Skip to main content


Showing posts from November, 2021

Masterworks: Legacy - Samantha Wilcoxson - Interview

  Today is the last of a series on nine interviews I'm sharing on the Crowvus Book Blog. These are from the authors of the short stories included in the  Masterworks  anthology by the  Historical Writers Forum . We're running through chronologically, some are video interviews, others are written. I am delighted to welcome the fantastic Samantha Wilcoxson, who is sharing the artist inspiration for her short story Legacy , as well as the appeal of James A. Hamilton, and the delights of researching. First of all, tell us a little bit about yourself, what you write (besides Masterworks!), and what inspired you to begin writing. I was inspired to write by my love of reading. After watching me read, write reviews, and keep journals for twenty years, my husband asked me why I didn’t try writing, so I did! Without really planning on it, I ended up writing historical biographical fiction. I’m drawn to a tragic tale but also to lesser known historical figures with emotive stories to tell

Book Review: "What It Means to Be Me" - Danielle Dawn Falk

Excerpt: I play outside and breathe sweet air. There are flowers and animals around me everywhere. Just like the wiggly worm, the curious cat, and the giant trees, My life has a special purpose; I am on a unique journey. This is what it means to be me. Review: "What It Means to Be Me" is a book with a great message - helping children to make sense of what makes them special and unique, but also what they have in common with others.  As a teacher, it made me think of the requirement in the Curriculum for Excellence for pupils to: "I recognise that we have similarities and differences but are all unique." This book totally has that outcome covered!  The book starts with a very lengthy opening, which I did feel may have been more audience-appropriate if it had been split over a few pages. The rest of the book carries on at a really good pace, mixing short snippets of advice and guidance with dazzling and/or dreamy illustrations. The book is written in a gentle rhyme, b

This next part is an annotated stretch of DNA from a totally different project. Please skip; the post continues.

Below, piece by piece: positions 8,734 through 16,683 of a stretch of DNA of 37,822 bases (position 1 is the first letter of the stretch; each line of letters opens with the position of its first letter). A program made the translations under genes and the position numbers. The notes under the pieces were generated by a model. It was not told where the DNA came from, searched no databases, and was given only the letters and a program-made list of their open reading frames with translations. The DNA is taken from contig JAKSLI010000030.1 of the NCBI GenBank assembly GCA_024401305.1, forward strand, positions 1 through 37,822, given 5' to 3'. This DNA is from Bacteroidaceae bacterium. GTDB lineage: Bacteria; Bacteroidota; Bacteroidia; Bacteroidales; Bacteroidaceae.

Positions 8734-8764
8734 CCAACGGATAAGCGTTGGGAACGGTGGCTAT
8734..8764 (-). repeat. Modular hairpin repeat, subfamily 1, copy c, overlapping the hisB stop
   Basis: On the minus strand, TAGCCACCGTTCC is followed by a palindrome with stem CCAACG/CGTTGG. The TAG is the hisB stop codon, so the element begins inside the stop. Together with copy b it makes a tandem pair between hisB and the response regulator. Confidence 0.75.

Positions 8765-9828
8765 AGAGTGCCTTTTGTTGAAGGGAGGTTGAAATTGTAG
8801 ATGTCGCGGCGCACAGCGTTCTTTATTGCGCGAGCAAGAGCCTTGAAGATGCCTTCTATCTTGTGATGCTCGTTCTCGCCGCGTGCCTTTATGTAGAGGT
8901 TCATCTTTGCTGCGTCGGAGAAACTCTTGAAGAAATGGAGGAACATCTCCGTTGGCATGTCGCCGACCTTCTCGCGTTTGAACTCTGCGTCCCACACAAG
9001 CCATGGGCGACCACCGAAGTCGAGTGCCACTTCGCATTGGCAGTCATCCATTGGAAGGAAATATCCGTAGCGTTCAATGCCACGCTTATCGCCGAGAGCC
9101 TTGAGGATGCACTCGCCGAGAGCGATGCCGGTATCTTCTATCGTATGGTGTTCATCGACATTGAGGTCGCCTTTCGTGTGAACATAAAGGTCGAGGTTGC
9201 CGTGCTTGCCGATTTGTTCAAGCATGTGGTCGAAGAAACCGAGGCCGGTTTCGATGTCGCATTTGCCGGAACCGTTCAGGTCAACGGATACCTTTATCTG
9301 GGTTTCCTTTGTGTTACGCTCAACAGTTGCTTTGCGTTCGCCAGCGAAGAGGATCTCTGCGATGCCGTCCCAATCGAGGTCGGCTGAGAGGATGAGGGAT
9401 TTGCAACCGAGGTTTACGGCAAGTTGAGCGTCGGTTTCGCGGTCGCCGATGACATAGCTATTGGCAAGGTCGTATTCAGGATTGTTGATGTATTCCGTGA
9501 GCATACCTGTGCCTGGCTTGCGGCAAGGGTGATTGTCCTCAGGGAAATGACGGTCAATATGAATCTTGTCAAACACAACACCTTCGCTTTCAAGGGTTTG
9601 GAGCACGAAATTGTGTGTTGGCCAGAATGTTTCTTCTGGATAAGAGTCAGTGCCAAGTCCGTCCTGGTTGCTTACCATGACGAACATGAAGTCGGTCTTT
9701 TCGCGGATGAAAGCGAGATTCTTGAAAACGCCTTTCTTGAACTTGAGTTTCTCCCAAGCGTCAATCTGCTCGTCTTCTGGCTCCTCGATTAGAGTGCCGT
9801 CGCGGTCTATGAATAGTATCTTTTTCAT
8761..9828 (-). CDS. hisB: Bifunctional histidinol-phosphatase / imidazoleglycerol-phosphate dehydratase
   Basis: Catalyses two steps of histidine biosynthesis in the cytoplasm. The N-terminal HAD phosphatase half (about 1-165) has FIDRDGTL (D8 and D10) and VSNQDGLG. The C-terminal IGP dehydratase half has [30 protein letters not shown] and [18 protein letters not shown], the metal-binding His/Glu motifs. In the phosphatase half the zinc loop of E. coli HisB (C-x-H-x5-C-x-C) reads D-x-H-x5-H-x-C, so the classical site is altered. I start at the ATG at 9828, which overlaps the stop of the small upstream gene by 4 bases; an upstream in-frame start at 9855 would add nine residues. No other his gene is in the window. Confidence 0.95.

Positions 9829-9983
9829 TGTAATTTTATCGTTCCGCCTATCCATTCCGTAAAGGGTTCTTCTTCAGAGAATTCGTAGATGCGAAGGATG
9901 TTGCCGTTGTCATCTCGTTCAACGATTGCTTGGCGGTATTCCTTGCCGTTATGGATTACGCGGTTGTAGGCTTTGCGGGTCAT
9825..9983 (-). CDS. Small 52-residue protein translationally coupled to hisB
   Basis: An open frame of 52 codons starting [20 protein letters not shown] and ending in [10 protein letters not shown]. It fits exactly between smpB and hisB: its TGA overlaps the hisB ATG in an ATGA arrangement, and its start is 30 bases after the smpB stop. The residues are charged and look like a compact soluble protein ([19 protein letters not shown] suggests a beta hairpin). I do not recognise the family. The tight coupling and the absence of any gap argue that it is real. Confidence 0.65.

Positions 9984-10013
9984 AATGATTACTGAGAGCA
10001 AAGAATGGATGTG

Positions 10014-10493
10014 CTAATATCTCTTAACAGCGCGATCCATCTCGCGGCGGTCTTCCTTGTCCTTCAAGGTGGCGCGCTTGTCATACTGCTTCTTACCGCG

#HistFicThursdays - Finding the cracks and filling them in

 Did you ever play that game where you have to avoid the cracks on the pavement? The original version of it seems to be: Tread on a crack, break your back although we used the slightly milder version of: Step on a crack, marry a rat With hindsight, its more a cautionary piece of advice than a game, but it certainly was a fun game to play as a child, trying to gauge how many times to put your feet down on each flagstone. But the warning remains in place. Don't fall into or over the cracks... ...unless you're a historical fiction writer! At the moment, I'm writing a book for Sapere Books' Writing Competition . I have to admit, I originally recoiled from the idea of writing to someone else's brief, but I am putting together a submission for Brief 5 as a way of encouraging my sister to put in her entry for Brief 4! And I'm thoroughly enjoying the challenge. [It remains to be seen as to whether or not we submit our entries but, either way, I intend to take my charact